Opinions in the Fourth Century.
The Council of Constantinople, A.D. 381, which perfected the Nicene Creed, was participated in by the two Gregorys; Gregory Nazianzen presided and Gregory Nyssen added the clauses to the Nicene creed that are in italics on a previous page in this volume. They were both Universalists. Would any council, in ancient or modern times, composed of believers in endless punishment, select an avowed Universalist to preside over its deliberations, and guide its "doctrinal transactions?" And can anyone consistently think that Gregory's Universalism was unacceptable to the great council over which he presided?" Some of the strongest statements of Gregory's views will be found in his enthusiastic reports of Macrina's conversations, related in the preceding chapter, with which, every reader will see, he was in the fullest sympathy. Besides the works of Gregory named above, passages expressive of universal salvation may be found in "Oratio de Mortuis," "De Perfectione Christiani," etc.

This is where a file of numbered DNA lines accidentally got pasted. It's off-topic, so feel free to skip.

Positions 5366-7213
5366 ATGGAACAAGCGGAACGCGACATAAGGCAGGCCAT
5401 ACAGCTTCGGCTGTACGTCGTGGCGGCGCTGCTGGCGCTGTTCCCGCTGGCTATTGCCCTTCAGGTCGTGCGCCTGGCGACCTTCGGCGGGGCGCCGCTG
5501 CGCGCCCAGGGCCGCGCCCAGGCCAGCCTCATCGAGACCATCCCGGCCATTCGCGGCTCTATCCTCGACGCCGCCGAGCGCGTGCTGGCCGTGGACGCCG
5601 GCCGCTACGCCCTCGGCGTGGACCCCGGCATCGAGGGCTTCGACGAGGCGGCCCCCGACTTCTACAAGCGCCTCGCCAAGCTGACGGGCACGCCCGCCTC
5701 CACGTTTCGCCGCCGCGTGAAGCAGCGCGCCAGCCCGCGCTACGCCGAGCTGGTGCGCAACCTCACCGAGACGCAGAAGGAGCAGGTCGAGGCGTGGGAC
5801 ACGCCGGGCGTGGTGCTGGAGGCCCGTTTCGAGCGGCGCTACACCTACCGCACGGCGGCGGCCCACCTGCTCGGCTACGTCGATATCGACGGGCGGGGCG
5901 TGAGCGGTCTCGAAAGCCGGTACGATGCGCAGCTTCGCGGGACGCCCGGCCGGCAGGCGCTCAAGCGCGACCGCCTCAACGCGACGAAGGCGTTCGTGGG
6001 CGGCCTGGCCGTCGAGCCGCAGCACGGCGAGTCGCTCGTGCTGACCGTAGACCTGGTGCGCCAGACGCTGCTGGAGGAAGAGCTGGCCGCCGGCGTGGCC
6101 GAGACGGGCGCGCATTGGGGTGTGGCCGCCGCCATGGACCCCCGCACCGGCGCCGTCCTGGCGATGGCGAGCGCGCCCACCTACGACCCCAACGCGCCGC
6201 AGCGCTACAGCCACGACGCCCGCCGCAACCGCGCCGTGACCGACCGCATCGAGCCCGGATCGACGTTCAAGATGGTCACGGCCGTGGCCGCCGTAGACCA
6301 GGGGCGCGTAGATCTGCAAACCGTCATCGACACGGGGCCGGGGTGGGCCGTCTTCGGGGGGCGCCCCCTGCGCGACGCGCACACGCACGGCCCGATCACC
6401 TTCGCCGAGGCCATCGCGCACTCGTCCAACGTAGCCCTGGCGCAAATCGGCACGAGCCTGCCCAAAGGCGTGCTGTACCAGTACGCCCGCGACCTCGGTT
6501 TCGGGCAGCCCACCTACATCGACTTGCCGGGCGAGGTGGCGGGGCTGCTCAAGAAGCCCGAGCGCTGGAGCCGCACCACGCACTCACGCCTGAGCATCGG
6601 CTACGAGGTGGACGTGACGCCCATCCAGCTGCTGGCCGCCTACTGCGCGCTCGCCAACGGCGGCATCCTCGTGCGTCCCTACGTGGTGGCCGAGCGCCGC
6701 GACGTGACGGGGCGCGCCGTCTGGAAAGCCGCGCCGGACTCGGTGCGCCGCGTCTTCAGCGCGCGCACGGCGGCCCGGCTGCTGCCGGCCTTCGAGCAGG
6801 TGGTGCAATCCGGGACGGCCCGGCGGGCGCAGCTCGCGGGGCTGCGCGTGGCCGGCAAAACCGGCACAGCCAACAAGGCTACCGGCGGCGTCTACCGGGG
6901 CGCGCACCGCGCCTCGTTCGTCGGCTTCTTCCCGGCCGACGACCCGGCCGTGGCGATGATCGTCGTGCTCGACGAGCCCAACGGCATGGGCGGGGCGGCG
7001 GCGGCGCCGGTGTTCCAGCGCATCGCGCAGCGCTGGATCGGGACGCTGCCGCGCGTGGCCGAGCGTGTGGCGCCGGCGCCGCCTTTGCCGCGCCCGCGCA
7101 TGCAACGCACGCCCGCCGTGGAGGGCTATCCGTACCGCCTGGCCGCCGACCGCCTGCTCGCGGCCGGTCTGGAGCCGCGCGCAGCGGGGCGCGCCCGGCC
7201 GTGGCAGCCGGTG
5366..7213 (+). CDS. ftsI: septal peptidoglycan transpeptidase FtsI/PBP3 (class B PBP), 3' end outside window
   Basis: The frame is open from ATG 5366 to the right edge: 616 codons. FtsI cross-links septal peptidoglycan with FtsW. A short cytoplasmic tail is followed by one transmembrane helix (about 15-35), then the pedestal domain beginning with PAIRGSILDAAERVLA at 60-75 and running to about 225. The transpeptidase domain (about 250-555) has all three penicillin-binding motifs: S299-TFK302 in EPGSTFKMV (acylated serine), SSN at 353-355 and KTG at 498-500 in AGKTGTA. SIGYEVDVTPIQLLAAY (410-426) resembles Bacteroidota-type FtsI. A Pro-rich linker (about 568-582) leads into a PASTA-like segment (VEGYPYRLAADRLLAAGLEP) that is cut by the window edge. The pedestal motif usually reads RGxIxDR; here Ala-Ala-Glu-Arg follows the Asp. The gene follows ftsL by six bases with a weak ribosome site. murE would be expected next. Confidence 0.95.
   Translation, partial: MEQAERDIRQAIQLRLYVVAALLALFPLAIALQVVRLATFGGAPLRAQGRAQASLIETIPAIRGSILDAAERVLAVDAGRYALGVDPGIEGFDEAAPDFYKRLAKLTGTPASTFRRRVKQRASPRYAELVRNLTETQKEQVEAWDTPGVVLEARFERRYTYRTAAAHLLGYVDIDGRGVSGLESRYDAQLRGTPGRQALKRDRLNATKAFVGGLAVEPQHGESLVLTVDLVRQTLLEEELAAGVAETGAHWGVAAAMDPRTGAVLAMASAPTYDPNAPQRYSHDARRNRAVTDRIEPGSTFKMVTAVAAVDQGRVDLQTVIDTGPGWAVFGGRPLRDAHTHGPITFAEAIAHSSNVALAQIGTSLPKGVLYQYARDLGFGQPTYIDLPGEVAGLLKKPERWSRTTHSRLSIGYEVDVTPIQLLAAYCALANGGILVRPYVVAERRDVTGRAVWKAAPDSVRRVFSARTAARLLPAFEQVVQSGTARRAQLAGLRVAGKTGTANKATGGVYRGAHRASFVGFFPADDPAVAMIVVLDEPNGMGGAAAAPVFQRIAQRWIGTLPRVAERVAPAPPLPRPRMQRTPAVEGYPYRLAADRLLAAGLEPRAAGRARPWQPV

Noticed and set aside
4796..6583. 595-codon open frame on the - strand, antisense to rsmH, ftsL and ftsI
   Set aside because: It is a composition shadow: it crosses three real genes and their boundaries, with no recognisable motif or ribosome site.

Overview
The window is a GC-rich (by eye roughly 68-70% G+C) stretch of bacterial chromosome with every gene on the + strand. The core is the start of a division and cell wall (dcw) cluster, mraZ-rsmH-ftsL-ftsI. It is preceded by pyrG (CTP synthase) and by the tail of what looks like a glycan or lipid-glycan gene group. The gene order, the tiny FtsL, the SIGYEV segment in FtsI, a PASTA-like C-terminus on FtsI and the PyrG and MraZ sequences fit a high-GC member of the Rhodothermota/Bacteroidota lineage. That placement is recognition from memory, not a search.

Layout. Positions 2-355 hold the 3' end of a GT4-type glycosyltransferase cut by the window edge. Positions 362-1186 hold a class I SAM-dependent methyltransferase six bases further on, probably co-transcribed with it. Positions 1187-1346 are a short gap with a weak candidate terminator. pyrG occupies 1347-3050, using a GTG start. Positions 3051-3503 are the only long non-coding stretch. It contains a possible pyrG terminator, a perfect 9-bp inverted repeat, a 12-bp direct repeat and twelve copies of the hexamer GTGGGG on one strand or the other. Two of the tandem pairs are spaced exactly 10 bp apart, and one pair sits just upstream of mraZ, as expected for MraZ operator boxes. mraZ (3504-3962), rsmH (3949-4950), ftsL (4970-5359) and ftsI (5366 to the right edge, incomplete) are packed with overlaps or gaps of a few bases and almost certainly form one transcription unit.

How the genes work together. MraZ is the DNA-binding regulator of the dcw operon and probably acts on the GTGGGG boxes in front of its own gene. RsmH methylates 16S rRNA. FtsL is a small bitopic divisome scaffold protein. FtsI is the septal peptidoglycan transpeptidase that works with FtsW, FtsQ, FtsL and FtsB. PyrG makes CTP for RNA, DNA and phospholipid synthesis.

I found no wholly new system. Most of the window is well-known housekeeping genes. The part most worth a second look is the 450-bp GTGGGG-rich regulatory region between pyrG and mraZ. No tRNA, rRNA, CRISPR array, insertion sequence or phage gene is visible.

"By the days of Gregory of Nyssa it (Universalism), aided by the unrivaled learning, genius and piety of Origen, had prevailed, and had succeeded in leavening, not the East alone, but much of the West. While the doctrine of annihilation has practically disappeared, Universalism has established itself, has become the prevailing opinion, even in quarters antagonistic to the school of Alexandria. The church of North Africa, in the person of Augustine, enters the field. The Greek tongue soon becomes unknown in the West, and the Greek fathers forgotten. On the throne of Him whose name is Love is now seated a stern Judge (a sort of Roman governor). The Father is lost in the Magistrate." 18
Dean Stanley candidly ascribes to Gregory "the blessed hope that God's justice and mercy are not controlled by the power of evil, that sin is not everlasting, and that in the world to come punishment will be corrective and not final, and will be ordered by a love and justice, the height and depths of which we cannot here fathom or comprehend." By J.W. Hanson (Excerpt from "Universalism, the Prevailing Doctrine of the Church for its First 500 Years")Back to Tracing Universalist Thought Index